For Immediate Release

NEW YORK, NYThe U.S. Court of Appeals for the Eleventh Circuit recently ruled that chapter 7 bankruptcy debtors can strip off, or cancel, wholly unsecured mortgage liens. The per curiam opinion, issued May 11, 2012, marks a significant departure from the standard Chapter 7 practice in most districts.

In deciding McNeal v. GMAC Mortgage, LLC, et al. (In re McNeal), 11-11352, (11th Cir., 2012) the circuit court disregarded the seminal 1992 U.S. Supreme Court decision in Dewsnup v. Timm, in which the Supreme Court held that a chapter 7 debtor could not “strip down” a partially secured lien to the value of the collateral under section 506(d) of the Bankruptcy Code. Instead, the court relied on a 1989 11th Circuit opinion, Folendore v. U.S. Small Bus. Admin., 862 F. 2d 1537 (11th Cir. 1989), in which the court held that wholly unsecured junior liens are void under section 506. Because Dewsnup concerned a “strip down” and not a “strip off,” the court felt obligated to follow its pre-Dewsnup precedent, Folendore.    

“Stripping down” refers to removing that portion of a mortgage that is unsecured, which is done pursuant to Bankruptcy Code section 506. On the other hand, “stripping off” goes further. It essentially crams down a mortgage, which means removing its lien status altogether.

Post-Dewsnup courts have generally interpreted Dewsnup to prohibit chapter 7 debtors from avoiding (stripping off) liens which are wholly unsecured for the same reasons that a chapter 7 debtor may not reduce a secured mortgage claim to the fair market value of the property (stripping down). Such a reading or extension of Dewsnup is a proper and consistent application of Section 506, and not inconsistent with the Second Circuit’s decision in In re Pond, 252 F.3d 122 (2d Cir.2001). Weltman & Moskowitz represents clients in both the Second and Third Circuits, which include district courts throughout New York and New Jersey.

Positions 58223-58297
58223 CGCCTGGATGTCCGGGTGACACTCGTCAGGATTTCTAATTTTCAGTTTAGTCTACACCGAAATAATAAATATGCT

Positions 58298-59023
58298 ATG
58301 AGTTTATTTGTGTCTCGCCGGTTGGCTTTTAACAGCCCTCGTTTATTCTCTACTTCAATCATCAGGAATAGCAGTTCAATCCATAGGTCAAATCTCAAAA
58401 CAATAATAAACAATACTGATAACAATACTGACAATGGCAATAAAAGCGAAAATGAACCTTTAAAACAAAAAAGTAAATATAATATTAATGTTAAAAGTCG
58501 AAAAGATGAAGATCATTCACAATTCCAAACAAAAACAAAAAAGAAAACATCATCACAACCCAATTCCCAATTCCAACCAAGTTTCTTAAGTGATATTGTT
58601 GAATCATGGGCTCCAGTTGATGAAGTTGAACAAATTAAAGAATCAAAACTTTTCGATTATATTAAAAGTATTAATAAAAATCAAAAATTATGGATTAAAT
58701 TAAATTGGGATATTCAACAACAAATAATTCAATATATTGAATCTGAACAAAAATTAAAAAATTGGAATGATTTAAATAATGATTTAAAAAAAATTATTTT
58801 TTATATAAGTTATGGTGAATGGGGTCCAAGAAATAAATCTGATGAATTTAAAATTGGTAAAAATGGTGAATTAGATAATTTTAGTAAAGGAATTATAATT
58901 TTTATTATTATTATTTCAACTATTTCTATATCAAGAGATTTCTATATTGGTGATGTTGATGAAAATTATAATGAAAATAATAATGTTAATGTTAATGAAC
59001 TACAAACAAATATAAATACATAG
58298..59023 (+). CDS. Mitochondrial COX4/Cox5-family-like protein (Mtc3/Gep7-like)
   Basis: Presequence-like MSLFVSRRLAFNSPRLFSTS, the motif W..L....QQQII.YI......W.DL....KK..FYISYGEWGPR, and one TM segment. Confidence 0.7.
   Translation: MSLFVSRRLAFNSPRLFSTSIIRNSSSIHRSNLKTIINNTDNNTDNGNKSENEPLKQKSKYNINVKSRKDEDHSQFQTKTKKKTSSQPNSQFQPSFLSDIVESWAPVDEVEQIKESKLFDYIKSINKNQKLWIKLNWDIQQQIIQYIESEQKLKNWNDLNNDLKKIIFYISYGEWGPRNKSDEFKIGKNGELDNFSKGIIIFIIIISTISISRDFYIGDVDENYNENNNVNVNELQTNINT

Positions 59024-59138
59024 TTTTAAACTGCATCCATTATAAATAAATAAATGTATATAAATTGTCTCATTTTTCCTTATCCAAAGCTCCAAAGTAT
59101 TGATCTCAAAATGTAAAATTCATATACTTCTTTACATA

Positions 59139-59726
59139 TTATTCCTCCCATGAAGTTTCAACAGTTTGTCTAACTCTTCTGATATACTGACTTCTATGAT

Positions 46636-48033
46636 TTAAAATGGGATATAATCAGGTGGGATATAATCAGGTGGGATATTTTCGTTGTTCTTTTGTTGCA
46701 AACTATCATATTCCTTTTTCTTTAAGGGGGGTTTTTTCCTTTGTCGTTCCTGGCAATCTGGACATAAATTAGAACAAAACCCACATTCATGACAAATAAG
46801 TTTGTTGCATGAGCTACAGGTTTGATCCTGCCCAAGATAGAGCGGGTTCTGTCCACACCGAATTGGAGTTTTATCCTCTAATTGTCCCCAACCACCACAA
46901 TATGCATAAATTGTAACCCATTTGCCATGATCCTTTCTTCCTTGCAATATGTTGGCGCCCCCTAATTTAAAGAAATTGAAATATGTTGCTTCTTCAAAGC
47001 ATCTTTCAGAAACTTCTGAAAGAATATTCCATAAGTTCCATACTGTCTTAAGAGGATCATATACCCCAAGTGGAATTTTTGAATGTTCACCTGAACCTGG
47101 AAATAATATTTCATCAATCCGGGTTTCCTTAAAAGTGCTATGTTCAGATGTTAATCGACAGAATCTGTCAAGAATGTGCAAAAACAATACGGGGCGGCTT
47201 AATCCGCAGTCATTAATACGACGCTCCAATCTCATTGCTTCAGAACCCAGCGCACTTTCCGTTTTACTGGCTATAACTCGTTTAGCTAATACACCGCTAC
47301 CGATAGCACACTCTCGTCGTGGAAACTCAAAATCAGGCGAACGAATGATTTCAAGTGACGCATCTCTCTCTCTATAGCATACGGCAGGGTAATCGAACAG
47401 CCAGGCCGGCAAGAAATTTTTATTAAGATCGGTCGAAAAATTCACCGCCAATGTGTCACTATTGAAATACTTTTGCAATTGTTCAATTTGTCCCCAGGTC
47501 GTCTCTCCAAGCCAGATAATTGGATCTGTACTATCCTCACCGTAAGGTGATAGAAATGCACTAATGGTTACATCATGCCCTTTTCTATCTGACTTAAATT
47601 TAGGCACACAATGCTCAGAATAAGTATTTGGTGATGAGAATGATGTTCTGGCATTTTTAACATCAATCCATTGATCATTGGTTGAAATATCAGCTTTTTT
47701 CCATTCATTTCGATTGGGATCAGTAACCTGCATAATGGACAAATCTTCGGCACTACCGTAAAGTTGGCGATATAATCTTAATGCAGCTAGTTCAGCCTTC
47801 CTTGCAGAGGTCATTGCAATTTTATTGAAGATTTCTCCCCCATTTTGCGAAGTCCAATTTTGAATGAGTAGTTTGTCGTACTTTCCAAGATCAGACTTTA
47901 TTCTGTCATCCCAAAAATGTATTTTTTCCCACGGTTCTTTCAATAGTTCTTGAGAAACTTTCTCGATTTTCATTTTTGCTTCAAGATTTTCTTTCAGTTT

McNeal is contrary to prior holdings in the Fourth, Sixth and Ninth Circuits that have prohibited lien stripping in chapter 7 cases. Appeals of discussions denying lien stripping in chapter 7 are pending in New York, Utah and Illinois. It is likely this issue will reach the Supreme Court in a few years.  As a practical consequence of the opinion, second and third priority liens such as home equity loans, may no longer pass through a chapter 7 bankruptcy case unaffected if McNeal gains traction in other circuits.

Locally, in the Eastern District of New York – which covers Kings, Queens, Richmond, Nassau and Suffolk Counties -- there is a split of authority between bankruptcy judges sitting in Central Islip on this issue. Judge Trust (In re Caliguri, No. 09-75657-AST, slip op. (E.D.N.Y. March 16, 2010), and Judge Grossman (In re Pomilio, 2010 WL 681300 (Bankr. E.D.N.Y. 2010), have ruled that lien stripping in chapter 7 is impermissible. Judge Eisenberg has held otherwise in In re Lavalle, 2009 WL 4043089 (Bankr. E.D.N.Y. 2009).

Also, McNeal may have a significant impact on chapter 13 cases, particularly in so-called “chapter 20” situations. In chapter 20, a debtor first files under chapter 7 petition to discharge unsecured debt. After receiving a discharge in chapter 7, debtor later files a chapter 13 case to address an arrearage on a principal mortgage. Sections 506 and 1322 each provide that the lien stripping is immediate. This means debtor need not obtain a discharge in chapter 13 in order to void or lien strip a wholly unsecured mortgage. Of course, there is always the issue of good faith when seeking relief under chapter 20.  

In the past, secured lenders largely disregarded motions in chapter 7 cases. If McNeal is adopted by the Second and Third Circuits, secured creditors will now need to closely watch consumer cases and evaluate potential objections and defense strategies. Creditors will also need to pay attention to how a particular judge may have ruled on the issue.

Weltman & Moskowitz routinely represents the interests of mortgage lenders in bankruptcy courts and state courts. Please contact a member of our team to understand how to respond to this latest development.  

Richard E. Weltman and Michael L. Moskowitz are members of Weltman & Moskowitz, LLP, a full-service business law firm serving clients in New York, New Jersey and Long Island.  The firm focuses on bankruptcy and creditor’s rights, insolvency and business litigation, business divorce, commercial dispute resolution, and business transactional matters, including entity formation, counseling and buy-sell agreements. They can be reached at 212.684.7800 or 201.794.7500 or by e-mail at or